In a speech to the Submarine Institute of Australia conference this week, Minister for Defence Linda Reynolds has pushed back against the argument that submarines are obsolete.
“Some commentators assert that submarines will soon be obsolete due to advances in sensors, autonomous platforms and other technologies,” Minister Reynolds said. “This is not correct. It is too simplistic, and it is not evidence-based.
“Yes, some technological developments may make submarines easier to detect. But there are other technologies that may improve a submarine’s ability to evade detection. What Australia needs – and what this Government is focused on – is a long-term strategy to evolve and adapt to changing technological developments.
“And this is exactly what we are doing – knowing that the physics and the environmental complexities of undersea warfare will not change.”
Minister Reynolds then argued that expanding submarine fleets across the region are further evidence that the platform remains at the centre of naval strategy.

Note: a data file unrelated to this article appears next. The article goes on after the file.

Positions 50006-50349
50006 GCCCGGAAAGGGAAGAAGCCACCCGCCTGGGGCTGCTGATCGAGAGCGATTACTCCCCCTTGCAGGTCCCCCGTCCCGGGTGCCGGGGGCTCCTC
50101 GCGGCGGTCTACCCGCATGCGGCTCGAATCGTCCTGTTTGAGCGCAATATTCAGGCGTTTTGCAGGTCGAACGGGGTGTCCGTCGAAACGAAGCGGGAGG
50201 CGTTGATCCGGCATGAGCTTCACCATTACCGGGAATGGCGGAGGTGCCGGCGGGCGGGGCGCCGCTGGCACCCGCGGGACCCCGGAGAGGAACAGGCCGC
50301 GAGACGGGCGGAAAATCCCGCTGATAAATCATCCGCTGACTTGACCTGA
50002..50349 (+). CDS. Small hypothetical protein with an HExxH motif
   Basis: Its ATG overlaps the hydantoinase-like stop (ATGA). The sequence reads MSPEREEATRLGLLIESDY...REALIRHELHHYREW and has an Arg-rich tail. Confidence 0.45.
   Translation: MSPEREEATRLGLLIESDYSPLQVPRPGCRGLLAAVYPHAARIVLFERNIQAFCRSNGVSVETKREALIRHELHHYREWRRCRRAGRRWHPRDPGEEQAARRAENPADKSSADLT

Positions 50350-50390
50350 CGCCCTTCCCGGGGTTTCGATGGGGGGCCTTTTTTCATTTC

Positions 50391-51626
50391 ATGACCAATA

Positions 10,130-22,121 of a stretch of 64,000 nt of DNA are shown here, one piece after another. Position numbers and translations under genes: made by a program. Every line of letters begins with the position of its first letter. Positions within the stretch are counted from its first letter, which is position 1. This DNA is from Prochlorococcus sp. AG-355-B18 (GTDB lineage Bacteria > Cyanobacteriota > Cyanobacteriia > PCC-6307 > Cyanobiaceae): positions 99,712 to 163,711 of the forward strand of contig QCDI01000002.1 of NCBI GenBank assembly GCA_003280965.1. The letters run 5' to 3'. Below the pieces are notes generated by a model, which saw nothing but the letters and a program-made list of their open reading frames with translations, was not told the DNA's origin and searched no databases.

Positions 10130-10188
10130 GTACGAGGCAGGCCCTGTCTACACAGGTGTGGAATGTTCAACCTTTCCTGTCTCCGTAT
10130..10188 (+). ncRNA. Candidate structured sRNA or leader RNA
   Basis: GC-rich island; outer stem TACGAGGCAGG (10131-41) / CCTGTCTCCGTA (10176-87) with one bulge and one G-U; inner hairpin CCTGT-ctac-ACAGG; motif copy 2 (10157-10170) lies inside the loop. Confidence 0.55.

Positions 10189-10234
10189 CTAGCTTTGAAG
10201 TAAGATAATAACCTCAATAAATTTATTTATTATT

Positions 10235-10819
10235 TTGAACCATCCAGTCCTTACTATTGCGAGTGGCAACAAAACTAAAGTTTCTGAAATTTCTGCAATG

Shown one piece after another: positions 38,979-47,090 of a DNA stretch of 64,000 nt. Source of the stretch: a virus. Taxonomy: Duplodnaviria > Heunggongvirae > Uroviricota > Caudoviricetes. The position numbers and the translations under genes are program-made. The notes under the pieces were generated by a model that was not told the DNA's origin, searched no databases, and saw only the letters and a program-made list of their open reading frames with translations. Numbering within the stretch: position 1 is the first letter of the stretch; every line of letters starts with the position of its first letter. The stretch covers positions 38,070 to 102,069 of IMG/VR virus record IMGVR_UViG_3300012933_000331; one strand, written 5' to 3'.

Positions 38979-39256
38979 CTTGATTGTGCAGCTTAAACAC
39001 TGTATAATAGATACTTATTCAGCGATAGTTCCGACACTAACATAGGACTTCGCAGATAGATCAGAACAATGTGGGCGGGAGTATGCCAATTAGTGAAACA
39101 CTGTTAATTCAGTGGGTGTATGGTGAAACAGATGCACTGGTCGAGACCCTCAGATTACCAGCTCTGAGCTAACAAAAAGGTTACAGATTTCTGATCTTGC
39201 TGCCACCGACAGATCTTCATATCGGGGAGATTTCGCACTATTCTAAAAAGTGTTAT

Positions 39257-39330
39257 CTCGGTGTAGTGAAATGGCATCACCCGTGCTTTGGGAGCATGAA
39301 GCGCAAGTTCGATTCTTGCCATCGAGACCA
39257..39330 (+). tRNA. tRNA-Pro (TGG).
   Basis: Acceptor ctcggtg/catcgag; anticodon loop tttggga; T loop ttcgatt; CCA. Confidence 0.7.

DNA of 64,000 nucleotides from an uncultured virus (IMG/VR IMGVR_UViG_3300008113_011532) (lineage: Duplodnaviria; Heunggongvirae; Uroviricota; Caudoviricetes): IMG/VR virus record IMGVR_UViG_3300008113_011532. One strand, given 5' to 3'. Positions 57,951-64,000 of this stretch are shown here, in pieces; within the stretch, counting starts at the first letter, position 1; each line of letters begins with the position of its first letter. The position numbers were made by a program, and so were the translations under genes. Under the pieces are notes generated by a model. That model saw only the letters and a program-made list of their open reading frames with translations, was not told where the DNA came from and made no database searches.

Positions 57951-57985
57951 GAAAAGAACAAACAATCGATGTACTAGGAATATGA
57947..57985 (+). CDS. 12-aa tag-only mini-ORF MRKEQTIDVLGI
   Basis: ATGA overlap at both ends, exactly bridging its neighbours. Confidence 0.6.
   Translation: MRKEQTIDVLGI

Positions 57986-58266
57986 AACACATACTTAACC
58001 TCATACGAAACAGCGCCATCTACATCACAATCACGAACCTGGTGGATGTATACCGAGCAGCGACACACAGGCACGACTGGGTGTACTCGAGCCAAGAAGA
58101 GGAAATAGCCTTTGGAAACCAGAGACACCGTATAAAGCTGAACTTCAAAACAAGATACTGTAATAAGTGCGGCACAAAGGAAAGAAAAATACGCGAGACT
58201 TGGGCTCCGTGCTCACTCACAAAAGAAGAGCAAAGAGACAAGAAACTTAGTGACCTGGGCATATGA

“Across the Indo-Pacific, other nations are investing in, and expanding, their submarine fleets,” Minister Reynolds said. “And also their anti-submarine warfare capabilities. By 2030, it is estimated that over half of the world’s submarines will be operating in our region.
“Over 300. Submarines are not just important in the view of this Australian Government – this is the view of every significant power in our region.
“[This] is a straightforward statement that submarines are a globally recognised 21st century maritime force. Nations recognise their versatility. And they recognise their unique strength as a deterrence but also as a strike capability.”
Minister Reynolds also commented on the budget status of the Attack class build.
“The most effective way to measure the cost performance of any decades-long project is through constant dollars,” Minister Reynolds said. “In the 2016 Defence White Paper, it had an estimated acquisition cost of the equivalent of $50 billion in 2016 constant dollars.
“After the Competitive Evaluation Process the estimated cost was still $50 billion in 2016 constant dollars. And today, with the program now well underway, the estimated cost is still $50 billion in 2016 constant dollars.
“Let me be very clear. The Attack Class submarine program is being driven to this budget. And Naval Group has assured me they are on track to enter Systems Functional review milestone in January next year.”
The conference took place in Canberra on Tuesday and Wednesday.